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mbb-vs-cornell-devon-goodman

Junior guard Devon Goodman has been one of Penn's most consistent players this season, and he will need to continue to perform at a high level if the Quakers are to get into the Ivy Tournament.

Credit: Alexa Cotler

If you thought the madness wouldn’t start until the Ivy League Tournament, you were dead wrong.

Largely due to a higher level of competition and the relative balance between teams in the Ancient Eight compared to years prior, there remains a plethora of possible tournament scenarios with just four games left to play for each team.

While it is extremely likely that some configuration of Yale (18-5, 8-2 Ivy), Princeton (15-8, 7-3), and Harvard (14-9, 7-3) make up the top three seeds for Ivy Madness, the fourth and final slot is well up for grabs.

Penn men’s basketball (16-10, 4-6) currently sits sixth in the Ancient Eight standings, but it has a real shot at making the Ivy Tournament for a third consecutive season.

Brown (17-9, 5-5) and Cornell (13-13, 5-5) both have a game advantage over the Quakers, but a win last weekend over the Big Red and the chance at a season sweep of the Bears looming in a couple of weeks gives the Red and Blue the opportunity they need to leapfrog both teams.

Cornell’s final four opponents are identical to those of the Quakers, while Brown plays both Penn and the Big Red over that stretch. Losing both of those games would likely seal Brown’s fate.

If the Quakers go 3-1 or 4-0 over their final four, they have a good opportunity to make the tournament as long as they do not lose to Brown. If they go 2-2, it becomes much more difficult. Brown and Cornell would have to both go 1-3 or worse, and that might not even be enough for Penn to qualify. If the Red and Blue lose at least three of their final four games, their season will be over. 

The Quakers’ fate is out of their control, as an undefeated run by Cornell would render any Penn progress useless. The Red and Blue can only hope to improve their chances by winning not just games in general but their most important games.

Considering the craziness of the Ivy League so far this season, it’s likely that any pair of Brown, Cornell, and Penn (or all three) will be stuck in a deadlock at the season’s end.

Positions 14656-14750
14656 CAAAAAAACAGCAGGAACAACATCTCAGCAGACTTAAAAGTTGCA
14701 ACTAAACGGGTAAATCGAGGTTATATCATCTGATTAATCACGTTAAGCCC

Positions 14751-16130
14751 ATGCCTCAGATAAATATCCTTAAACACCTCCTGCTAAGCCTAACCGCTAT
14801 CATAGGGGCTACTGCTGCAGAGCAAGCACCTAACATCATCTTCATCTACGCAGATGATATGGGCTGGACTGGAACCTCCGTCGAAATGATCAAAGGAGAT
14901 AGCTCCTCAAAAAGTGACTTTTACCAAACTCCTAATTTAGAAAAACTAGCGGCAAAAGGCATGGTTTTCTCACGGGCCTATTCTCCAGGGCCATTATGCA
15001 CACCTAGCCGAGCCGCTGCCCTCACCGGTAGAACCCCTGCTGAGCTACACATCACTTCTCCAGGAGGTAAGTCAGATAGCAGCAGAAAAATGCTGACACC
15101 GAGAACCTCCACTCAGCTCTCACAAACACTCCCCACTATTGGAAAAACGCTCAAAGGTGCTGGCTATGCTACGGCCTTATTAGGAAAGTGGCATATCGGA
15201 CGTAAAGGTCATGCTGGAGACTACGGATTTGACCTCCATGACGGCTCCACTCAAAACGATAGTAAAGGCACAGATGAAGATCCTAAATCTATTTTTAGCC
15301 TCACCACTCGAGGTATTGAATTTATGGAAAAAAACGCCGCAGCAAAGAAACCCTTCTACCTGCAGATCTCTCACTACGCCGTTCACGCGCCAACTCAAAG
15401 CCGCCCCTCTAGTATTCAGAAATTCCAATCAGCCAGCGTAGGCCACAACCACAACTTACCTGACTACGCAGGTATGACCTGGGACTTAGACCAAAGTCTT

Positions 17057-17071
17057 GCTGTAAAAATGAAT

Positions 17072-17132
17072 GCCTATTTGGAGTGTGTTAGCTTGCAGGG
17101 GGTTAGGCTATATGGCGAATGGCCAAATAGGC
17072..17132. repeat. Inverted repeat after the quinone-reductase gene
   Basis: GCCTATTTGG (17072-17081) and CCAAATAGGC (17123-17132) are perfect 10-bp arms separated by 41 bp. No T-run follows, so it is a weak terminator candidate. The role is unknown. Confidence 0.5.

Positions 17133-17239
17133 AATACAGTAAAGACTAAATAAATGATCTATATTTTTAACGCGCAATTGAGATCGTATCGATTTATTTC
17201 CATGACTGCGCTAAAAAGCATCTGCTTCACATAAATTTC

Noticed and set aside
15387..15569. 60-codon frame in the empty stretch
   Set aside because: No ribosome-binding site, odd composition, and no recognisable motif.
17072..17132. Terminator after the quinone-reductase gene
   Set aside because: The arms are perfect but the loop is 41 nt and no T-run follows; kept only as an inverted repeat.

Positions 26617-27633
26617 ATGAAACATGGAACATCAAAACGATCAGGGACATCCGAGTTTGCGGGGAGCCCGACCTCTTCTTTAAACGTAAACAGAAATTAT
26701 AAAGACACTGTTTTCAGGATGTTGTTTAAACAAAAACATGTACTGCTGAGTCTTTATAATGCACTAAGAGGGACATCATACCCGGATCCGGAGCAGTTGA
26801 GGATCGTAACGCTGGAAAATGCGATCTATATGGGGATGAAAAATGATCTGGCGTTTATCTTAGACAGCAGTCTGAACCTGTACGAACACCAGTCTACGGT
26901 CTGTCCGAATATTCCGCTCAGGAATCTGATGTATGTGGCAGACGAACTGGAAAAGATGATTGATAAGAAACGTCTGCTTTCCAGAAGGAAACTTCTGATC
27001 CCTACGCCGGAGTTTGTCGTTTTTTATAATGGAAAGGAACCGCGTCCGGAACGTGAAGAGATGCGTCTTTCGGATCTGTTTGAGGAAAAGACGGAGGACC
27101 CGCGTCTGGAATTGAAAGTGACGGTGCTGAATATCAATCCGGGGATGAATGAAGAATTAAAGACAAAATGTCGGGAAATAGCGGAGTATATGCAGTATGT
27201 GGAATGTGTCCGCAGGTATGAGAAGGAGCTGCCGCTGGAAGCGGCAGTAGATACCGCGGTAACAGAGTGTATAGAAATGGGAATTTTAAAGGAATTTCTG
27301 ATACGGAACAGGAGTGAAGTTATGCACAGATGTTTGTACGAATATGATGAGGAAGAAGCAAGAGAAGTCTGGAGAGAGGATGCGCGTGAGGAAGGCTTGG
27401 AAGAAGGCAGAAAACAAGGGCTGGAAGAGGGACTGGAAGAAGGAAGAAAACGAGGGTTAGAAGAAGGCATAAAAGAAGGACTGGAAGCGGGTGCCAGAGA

In the event of a tie, the higher seed is awarded to the team with the best head-to-head record against the other team(s) in the tie. If this does not resolve the stalemate, the tie is broken by comparing each team’s record against the highest seed outside of the tie and going down the league standings if needed. Combined records are used for a tie with more than two teams.

The Quakers have already split their season series with Cornell, and a 92-82 win in Providence, R.I. gives them the leg up over Brown. It could very well be that Penn's last game of the season against the Bears decides the final entrant into the Madness.

It is vitally important for Penn to beat Brown, as the Quakers might not fare well in the latter tiebreaker scenario with a loss. The Quakers have yet to notch a win over one of the top three teams in the league, and defeating Harvard or League-leading Yale will be a tall task.

Brown is in the best shape if it were to come to aggregating team records against the highest seeds, as the Bears have gone 2-2 against the top three. Cornell isn’t in much better shape than the Quakers with only one such win.

None of the teams in contention for the fourth seed have beaten Yale, however, and Cornell and Penn both play the Bulldogs over the next two weekends. If Penn can secure a victory and Cornell suffers a loss, the Quakers would make the tournament if it comes down to the second tiebreaker scenario.

Picking up each individual win is the paramount concern for the Red and Blue as they hope to avoid the most dark and twisted seeding scenarios anyone can come up with. After two more games for each team this weekend, the tournament picture likely won’t resolve itself, but it will become much clearer.

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